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Produce Traceability

Many retailers have endorsed the PTI and thus are on the path toward a global traceability standard. As retailers begin setting up processes inside their distribution centers to begin scanning inbound cases for traceability information, those suppliers who are not participating in the initiative will quickly be identified by not having the necessary information shown on their cases. At that time, they will be notified accordingly, as they pose a risk to us by not giving us the ability to track one step up the supply chain.

Cathy Green, COO of Food Lion

All TraceKits provide Milestone 6 compliance from the start.

* Update: Milestones 4 and 5 made concurrent with Milestone 6 (PTI press release)


Why Traceability

Action Plan

The Produce Traceability Initiative sponsored by the three associations will provide industry members with extensive education, outreach and guidance on implementing these recommendations over the next several years. The Action Plan below provides only an outline of key steps and milestones recommended. Comprehensive background information on each of these steps and the addition of best practices to assist the industry on accomplishing these milestones will be provided to the industry apart from this document

Milestone #1

by Q1 2009

Obtain Company Prefix

At the heart of the GS1 numbering system is the requirement that each “brand owner” obtain a unique GS1-issued company prefix, which allows for unique identification of products from that company. This company prefix will then become part of all GTINs assigned to cases of produce from that company, and immediately serve to identify the “brand owner” of that product throughout the supply chain. Companies that repack produce into a new container or alter the case configuration or makeup of the product inside in any way, will become the new “brand owner” and thus will also need to obtain their own unique company prefix.

Milestone #2

by Q1 2009

Assign GTIN Numbers

Brand owners must then assign specific 14-digit GTIN numbers to all of their various case configurations based on the combination of their company prefix and a reference number. This reference number represents various attributes of the case and of the produce inside the case. It is highly recommended that companies use the GTIN Assignment Strategy provided by the associations as a guide to allow for consistency across the industry. The GTIN Assignment Strategy can be found under the Best Practices section of the Resources & Tools page at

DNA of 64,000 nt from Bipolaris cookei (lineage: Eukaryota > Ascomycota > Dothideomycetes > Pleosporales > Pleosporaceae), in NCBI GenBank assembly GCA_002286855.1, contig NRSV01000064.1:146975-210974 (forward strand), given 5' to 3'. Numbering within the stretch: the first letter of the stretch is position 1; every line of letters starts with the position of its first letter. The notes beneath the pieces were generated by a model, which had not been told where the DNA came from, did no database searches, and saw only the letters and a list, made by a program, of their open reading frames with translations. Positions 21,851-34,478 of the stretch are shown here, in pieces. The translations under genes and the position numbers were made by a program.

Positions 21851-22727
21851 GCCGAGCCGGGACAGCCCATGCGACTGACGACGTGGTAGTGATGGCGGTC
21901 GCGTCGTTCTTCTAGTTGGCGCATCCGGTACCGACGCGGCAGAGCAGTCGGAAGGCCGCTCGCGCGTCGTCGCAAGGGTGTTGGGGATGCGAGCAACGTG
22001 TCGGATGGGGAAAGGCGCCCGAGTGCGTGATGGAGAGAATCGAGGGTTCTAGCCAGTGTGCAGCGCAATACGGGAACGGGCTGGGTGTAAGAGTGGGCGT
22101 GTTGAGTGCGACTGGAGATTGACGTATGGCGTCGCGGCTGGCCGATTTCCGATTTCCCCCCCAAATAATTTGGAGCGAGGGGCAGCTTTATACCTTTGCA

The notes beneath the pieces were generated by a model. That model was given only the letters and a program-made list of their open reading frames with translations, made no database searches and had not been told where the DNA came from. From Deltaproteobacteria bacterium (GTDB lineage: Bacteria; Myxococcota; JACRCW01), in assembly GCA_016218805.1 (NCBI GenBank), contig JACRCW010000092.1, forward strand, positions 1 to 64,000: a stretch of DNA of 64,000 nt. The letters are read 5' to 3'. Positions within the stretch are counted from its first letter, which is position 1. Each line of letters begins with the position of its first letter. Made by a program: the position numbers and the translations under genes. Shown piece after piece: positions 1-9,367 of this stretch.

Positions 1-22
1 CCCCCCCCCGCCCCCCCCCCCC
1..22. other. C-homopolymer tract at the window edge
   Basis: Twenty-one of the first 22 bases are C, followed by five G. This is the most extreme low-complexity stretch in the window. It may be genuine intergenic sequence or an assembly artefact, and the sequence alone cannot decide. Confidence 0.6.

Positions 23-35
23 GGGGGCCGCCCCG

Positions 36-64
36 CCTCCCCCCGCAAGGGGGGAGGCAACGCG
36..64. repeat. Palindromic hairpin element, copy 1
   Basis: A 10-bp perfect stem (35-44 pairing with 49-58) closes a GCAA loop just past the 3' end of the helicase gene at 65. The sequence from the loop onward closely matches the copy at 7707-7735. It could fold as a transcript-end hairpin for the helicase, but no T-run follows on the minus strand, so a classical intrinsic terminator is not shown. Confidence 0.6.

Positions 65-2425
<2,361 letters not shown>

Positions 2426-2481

Milestone #3

by Q3 2009

Provide GTIN Information to Buyers

After determining the GTINs of their own case configurations, brand owners must then communicate this information and corresponding data to their buyers. This is necessary so that the buyer can understand the information represented by the GTIN once the number is scanned at the receiver location. For additional information, please refer to Milestone #3 at

Milestone #4

by Q3 2010* in 2011

Show Human Readable Information on Case

At this milestone, all of those packing the product should be ready to print or affix human readable information specifying the GTIN and lot number on every case of produce shipped. The GTIN and lot number should be shown together on at least one side of the carton in order that buyers and receivers can quickly read the information. The Best Practices for Case Labeling can be found under the Related Documents section of the Technology & Standards: Traceability page at

Milestone #5

by Q3 2010* in 2011

Encode Information in a Barcode on Case

Concurrently, those packing the product should be ready to encode the GTIN and lot number in a GS1-128 barcode, which can be accurately scanned and recorded by buyers and receivers. Refer to Best Practices for Case Labeling for additional information. The human readable information should be shown directly below or above the barcode.

Milestone #6

in 2011

Read and Store Information on Inbound Cases

All buyers, receivers and subsequent handlers of cases should have systems in place to read barcodes and electronically store the GTIN and lot number from each case of produce received. This will provide readily accessible information on all produce received into each handler's inventory throughout the supply chain, allowing companies to quickly track product within their own control by GTINs and lot numbers. For solutions that address scanning every inbound case, a document called Best Practices for Pallet Labeling is being prepared.

Milestone #7

in 2012

Read and Store Information on Outbound Cases

All buyers, receivers and subsequent handlers of cases should have systems in place to read and store the GTIN and lot number for all outbound cases of produce. This final step provides complete information on when the product left your facility, thus completing electronic connectivity of case data across the total supply chain. A document named Best Practices for Outbound Scanning is being produced and will be located on PMA's website.